Travel & Holidays

Roaming Rome: a dream trip to historical Italy

Would you like to go on an amazing trip abroad but you are a wheelchair user? Are you afraid of the potential barriers? I recently visited the ancient city of Rome and fell in love with it.

My name is Kasia and I have a motor disability. I had the chance to visit Rome in 2012 having taken part in a trip held by The Travel without Borders Foundation. Visiting Rome was my dream and I found that the city is an open and easy place for people with a motor disability. I would like to tell you about my adventure. Let’s get started.

Accessible accommodation

In Rome, when you have a disability and are taking part in a trip held by a foundation, association or parish, you can use free accommodation. Founded in 2000, John Paul II Pilgrim House is one example of accommodation available for people with a disability and is fully accessible. There is a lift, wide doors, spacious rooms, accessible wet rooms and it is step-free. The house offers free food too; breakfast, lunch and dinner. The Pilgrim House has an allowance of one assistant for two people with a disability.

You need to submit a written application to the management of John Paul II Pilgrim House (in Italian) in order to book a stay. There are some obstacles: the waiting period can be about 12 months, the accommodation isn’t available between June and August, and your stay can be no longer than 7 days.


Must-see in Rome

As Rome is a cultural and historical haven, there are so many amazing places to visit. These are some of the most important sites in Rome that I saw or could have planned to see, with some details about their accessibility.

  1. The Vatican Museums – staff help visitors with disabilities showing the route, lifts and accessible toilets
  2. The Sistine Chapel – staff are helpful here, showing people the route and the platform lift
  3. St. Peter’s Square and Basilica – fully accessible and if you get lost, just ask a Swiss Guard and they’ll help you out
  4. Pantheon – ramps, spacious, wide pathways
  5. Trevi Fountain – very overcrowded, cobbled around the fountain, steps next to the fountain
  6. The Spanish Steps – no lift
  7. The Colosseum – rugged ground in front of the building, but there are ramps, lifts, accessible toilets
  8. The Roman Forum – bumpy path , cobbles and , abrupt turns, so not easily accessible
  9. The Palatine Hill – not accessible at all and there is an uphill cobbled route, there are two melexes to hire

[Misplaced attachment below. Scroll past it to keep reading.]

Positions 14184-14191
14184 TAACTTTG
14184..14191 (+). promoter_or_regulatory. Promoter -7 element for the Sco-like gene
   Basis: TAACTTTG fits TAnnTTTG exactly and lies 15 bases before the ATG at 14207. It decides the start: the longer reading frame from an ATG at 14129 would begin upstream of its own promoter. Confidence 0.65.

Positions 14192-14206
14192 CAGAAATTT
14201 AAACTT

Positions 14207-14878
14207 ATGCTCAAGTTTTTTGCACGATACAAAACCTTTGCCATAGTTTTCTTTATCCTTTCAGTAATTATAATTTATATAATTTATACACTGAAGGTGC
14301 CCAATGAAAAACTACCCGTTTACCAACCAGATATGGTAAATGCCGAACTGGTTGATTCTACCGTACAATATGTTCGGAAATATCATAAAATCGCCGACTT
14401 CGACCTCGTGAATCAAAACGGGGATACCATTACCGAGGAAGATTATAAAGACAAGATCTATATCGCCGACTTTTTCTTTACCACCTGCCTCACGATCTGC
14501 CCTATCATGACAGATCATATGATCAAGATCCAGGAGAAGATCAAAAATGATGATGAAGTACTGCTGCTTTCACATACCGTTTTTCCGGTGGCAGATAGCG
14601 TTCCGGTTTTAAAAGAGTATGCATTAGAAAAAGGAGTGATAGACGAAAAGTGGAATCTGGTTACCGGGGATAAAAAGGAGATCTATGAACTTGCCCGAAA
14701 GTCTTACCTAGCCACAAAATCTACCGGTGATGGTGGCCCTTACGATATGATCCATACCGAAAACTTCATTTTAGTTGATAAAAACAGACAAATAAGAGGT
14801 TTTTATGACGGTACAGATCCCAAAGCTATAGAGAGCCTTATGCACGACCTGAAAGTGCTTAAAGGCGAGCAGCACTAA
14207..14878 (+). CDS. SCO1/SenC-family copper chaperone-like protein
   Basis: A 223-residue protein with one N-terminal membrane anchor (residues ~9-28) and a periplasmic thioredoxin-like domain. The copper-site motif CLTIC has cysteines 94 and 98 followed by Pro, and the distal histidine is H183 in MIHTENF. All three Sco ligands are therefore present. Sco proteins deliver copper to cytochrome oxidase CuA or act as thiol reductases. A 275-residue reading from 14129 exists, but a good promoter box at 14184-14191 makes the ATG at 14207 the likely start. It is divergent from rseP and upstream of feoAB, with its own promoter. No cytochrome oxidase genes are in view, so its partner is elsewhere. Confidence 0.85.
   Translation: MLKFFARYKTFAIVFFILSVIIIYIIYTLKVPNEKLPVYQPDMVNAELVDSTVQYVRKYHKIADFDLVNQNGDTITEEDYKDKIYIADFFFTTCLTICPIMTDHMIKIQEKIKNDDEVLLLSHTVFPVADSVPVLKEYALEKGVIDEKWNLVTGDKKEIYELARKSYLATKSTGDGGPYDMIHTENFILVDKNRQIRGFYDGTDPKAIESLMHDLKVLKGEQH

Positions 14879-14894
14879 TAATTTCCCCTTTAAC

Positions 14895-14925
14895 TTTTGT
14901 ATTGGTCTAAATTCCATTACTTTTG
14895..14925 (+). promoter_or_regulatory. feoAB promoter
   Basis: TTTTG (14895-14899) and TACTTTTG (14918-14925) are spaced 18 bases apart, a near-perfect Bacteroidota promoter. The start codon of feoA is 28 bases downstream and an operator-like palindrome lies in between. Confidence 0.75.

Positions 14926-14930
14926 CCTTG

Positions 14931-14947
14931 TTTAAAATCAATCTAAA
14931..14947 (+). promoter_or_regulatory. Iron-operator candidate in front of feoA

10. The CapitolineHill – steep ramps
  11. Basilica of Saint Mary Major – ramps
  12. St Paul’s Outside the Walls – ramps
  13. The Lateran Basilica – quite steep ramps

Kasia Hawrylo entering an accessible bus

Accessible Transport

I (together with a travel group) travelled to Rome by plane. It was a great way to cover the distance between Poland and Italy – the journey lasted 2 hours. We had a special entrance to baggage check-in, personal check-in and support whilst heading to the plane. Everybody using a wheelchair had the support of two personal assistants getting in and out of the plane (in Rome it took a little longer due to the Italian style of working).

On the trip I travelled occasionally by an accessible bus with a lift, but most of the time the group travelled by foot (or by wheelchair). People using wheelchairs needed some support where there were bumpy roads, curbs or cobbles. I didn’t use public transport during the trip so I can’t comment on how accessible it is.

At The Coast

I spent a few hours in Ostia, which is the district of Rome situated about 30km from the city centre. There was not accessible access directly on to the beach, but the time I spent there was wonderful: amazing views, the sound of the sea and so relaxing… I wanted to stop time! I had a chance to eat delicious pizza there too.

Surprise – Stadio Olimpico!

Thanks to one of the other attendees of the trip, I was lucky to visit The National Stadium of Rome. It impressed us because it is fully accessible – places dedicated to fans with a disability, lack of stairs or kerbs, ramps, accessible toilets, and a support area accessible for players, referees and trainers with a disability.

Summing up

Kasia Rome is a city bustling with tourists, and I can see why, it’s so beautiful. There are nice views, and some places where you will meet high kerbs, uneven (bumpy) pavements and some inclines, but many places are designed with people with disabilities in mind. You’ll find platform lifts, ramps, accessible toilets, and good customer service.

I had a wonderful time in a beautiful, sunny Rome with a great group. I would like to thank Marta Ostrowska and Ewelina, my sister, who helped to make the dream of that amazing trip came true! The unique architecture, weather, friendly people, style and taste of aromatic Italian coffee and delicious seafood are all reasons that I’ll return again…

By Kasia Hawrylo

Check out…
Accessibility in Tokyo: the good, the bad and the annoying
Disability behind and in front of the camera
Spinal muscular atrophy adventure: travelling to conquer Europe

Get in touch by messaging us on Facebook, tweeting us @DHorizons, emailing us at or leaving your comments below.

One Comment

Back to top button